OK, I am finally back to continue my report on the FGS Conference in Knoxville. I fell ill on Monday, and it is great to be feeling well again. I thought it was just conference hangover at first, but I believe that I had a 24-hour bug. I left off my last posting with Day One at the conference.
On Day Two, I woke up late once again and missed the 8:00 sessions. I went to breakfast at the Crowne Plaza restaurant and then headed over for the 9:30 sessions. My session was about pension agents, examining surgeons, and pension bureau employees in the nineteenth century and was given by Dr. Kenneth W. Heger of the National Archives. This was also one of my favorite sessions, and fellow geneablogger Tina from Gen Wish List, was there. I learned that I should check the records containing appeals for my great-great-great-grandfather, John Pemberton. He had a very large pension file, and while it looks like most of his appeal info is in his regular pension file, Dr. Heger said that there is a possibility some of the information is in the appeals files, which are not indexed. If you haven't ordered a pension file for your ancestor, I highly recommend it. John Pemberton's was my biggest goldmine yet.
For the 11:00 session, I attended Victor Dunn's session titled "The Research Process." I did not see any other geneabloggers in attendance, but I did sit next to a gentleman from East Tennessee. He asked what surnames I was researching in the area, and when I told him that one was Proffitt, he said that there used to be a Proffitt Department Store in East Tennessee and that there are still lots of Proffitts in the area today. I really liked this session because it was a nice refresher course on the research process as outlined in the BCG Manual. It had a slight focus on tips for client research, which is helpful to potential professionals like myself. I also found out that the presenter was an accountant too, which is always a plus in my book.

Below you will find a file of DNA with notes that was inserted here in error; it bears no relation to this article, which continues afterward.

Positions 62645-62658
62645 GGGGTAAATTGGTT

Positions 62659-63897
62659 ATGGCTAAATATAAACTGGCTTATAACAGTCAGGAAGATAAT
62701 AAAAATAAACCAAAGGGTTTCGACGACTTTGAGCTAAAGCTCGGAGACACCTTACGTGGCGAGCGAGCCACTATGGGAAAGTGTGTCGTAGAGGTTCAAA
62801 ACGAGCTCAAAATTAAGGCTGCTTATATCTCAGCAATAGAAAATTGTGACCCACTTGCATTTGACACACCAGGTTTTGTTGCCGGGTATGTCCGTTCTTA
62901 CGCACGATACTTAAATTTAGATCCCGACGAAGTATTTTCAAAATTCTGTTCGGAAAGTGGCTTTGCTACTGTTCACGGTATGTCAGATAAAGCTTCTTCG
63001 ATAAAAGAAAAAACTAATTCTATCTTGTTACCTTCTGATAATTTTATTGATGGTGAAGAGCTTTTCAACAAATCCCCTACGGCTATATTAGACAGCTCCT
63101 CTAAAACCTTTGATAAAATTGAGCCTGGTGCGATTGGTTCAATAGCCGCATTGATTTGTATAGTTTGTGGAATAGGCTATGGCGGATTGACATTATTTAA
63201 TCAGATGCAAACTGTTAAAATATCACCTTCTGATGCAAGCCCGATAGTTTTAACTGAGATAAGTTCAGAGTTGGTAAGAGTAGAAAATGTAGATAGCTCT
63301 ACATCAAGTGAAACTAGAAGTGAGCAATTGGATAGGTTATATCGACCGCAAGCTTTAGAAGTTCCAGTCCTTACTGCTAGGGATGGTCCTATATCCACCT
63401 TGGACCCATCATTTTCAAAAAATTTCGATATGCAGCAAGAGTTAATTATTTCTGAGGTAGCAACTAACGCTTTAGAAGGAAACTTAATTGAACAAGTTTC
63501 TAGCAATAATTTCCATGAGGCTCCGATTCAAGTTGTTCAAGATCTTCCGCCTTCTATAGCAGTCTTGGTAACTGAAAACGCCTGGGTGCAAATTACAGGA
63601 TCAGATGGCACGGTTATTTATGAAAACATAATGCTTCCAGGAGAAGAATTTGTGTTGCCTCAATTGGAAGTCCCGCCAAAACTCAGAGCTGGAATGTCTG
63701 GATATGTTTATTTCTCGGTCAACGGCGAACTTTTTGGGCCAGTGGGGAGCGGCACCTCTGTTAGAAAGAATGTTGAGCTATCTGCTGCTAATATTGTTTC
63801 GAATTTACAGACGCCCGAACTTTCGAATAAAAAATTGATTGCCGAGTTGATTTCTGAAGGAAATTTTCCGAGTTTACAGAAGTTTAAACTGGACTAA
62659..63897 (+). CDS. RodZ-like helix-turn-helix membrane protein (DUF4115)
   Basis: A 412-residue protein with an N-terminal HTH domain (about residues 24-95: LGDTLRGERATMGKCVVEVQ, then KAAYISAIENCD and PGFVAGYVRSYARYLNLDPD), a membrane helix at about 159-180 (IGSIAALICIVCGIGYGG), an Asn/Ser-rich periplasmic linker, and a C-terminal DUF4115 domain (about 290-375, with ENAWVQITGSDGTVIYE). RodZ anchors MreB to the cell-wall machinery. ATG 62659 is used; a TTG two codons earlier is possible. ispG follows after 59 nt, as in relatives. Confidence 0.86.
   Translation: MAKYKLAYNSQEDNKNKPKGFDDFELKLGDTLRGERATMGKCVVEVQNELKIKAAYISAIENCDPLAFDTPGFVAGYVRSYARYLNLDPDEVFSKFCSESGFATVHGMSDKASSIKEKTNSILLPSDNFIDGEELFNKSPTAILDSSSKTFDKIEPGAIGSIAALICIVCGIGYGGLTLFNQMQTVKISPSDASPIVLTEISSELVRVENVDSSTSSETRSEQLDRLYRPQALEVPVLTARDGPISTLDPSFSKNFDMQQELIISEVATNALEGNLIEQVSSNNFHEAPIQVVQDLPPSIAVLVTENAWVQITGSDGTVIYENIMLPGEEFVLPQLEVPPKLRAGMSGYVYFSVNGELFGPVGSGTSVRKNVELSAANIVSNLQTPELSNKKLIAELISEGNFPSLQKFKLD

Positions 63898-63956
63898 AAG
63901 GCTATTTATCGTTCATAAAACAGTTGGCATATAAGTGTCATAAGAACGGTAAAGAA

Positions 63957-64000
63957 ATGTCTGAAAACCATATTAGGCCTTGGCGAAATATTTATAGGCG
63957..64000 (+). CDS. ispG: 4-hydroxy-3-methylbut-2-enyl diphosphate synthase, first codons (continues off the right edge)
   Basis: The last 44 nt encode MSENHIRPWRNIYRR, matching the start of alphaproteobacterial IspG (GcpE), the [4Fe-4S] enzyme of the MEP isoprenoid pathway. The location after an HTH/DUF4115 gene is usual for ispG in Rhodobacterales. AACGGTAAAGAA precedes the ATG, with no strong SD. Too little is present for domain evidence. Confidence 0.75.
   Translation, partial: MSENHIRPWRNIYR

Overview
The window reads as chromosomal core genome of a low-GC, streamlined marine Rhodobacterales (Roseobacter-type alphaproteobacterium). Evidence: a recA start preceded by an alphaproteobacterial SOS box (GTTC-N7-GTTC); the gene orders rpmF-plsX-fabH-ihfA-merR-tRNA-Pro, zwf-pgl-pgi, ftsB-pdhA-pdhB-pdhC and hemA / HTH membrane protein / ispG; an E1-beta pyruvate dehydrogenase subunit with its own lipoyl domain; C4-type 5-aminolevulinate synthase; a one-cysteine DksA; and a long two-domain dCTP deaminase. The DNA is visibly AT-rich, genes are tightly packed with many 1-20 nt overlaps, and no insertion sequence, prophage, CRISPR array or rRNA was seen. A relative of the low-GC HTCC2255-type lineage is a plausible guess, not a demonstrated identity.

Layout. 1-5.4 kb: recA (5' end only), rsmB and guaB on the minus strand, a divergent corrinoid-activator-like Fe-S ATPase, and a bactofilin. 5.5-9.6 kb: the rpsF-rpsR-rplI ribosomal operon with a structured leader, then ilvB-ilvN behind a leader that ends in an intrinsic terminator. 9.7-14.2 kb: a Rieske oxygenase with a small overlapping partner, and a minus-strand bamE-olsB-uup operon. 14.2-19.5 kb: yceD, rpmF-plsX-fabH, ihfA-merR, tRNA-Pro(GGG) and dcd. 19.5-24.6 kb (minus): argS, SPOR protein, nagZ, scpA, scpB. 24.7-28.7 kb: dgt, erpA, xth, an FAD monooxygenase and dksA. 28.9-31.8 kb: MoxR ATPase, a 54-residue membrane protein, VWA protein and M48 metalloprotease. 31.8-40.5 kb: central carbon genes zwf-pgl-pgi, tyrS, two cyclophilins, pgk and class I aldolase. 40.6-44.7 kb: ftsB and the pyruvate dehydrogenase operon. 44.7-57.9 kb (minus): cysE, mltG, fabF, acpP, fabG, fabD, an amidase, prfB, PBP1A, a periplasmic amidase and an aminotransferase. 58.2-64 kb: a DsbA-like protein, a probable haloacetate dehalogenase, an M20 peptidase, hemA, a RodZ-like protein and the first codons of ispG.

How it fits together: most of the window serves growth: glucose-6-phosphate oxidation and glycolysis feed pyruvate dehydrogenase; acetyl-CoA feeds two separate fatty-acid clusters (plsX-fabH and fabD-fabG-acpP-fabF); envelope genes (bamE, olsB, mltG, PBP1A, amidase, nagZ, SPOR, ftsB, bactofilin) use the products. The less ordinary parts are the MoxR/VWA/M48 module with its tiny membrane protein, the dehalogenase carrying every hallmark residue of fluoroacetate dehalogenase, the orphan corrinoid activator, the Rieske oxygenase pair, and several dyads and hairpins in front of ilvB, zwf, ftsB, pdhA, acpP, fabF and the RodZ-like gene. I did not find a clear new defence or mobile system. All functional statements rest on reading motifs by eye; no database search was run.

Afterward, I attended lunch with Tina, Linda, and Tonia before heading back to attend George Morgan's session on locating Anglican parish records in England. I had heard George give a talk on vital records in England on the RootsMagic Cruise, so I knew that this would also be an informative and entertaining session. We learned the history of the Anglican Church, what information is contained in parish records, and where the parish records are located today. This will help me a lot with my Plaine and Hillman ancestors on my maternal grandmother's side. They immigrated from England to Canada in the 1850s and 1860s.
After hearing Elizabeth Shown Mills the first day, I had to go to her session about The Genealogical Proof Standard on the second day. Just about all geneabloggers were in attendance and sitting on geneabloggers row for this session. Once again, Ms. Mills reminded us that we need to check all records, no matter where they are located and whether or not they are indexed. She presented a wonderful case study on proving the parentage of her client's ancestor.
Between sessions, I ran downstairs to put my door prize tickets in the exhibitors' boxes before the big drawings at 6:00 PM. I was planning to attend the session on land records by Christine Rose, but I had left my belongings with the geneabloggers who were waiting for the session on timelines to begin. I did not have enough time to grab my things and then run back downstairs to Rose's session, so I decided to stay for the timelines session. I learned of a few websites to use when constructing timelines in genealogy.
After this, I headed back downstairs to put in a few more door prize tickets at the last minute. I had procrastinated filling out my door prize tickets b/c I didn't have any address labels. There were some awesome prizes given away, such as an iPad, 5-day genealogy cruise to Bermuda, seven-night stay in Salt Lake City, free conference registration to the Illinois State Genealogical Society conference and the NGS conference, etc. Of course, I didn't win anything. Oh, well. It was fun anyway.
Finally, I attended the War of 1812 reception, where we learned about the digitization project of the War of 1812 pension files. There was also a prize there: 7-night stay in SLC plus airfare, meal cards, and copy cards for the FHL. After the drawing was over, I headed back to the hotel after the longest conference day yet.
As it is getting late, I will wrap this up again. Stay tuned for more reports on FGS 2010 in Knoxville!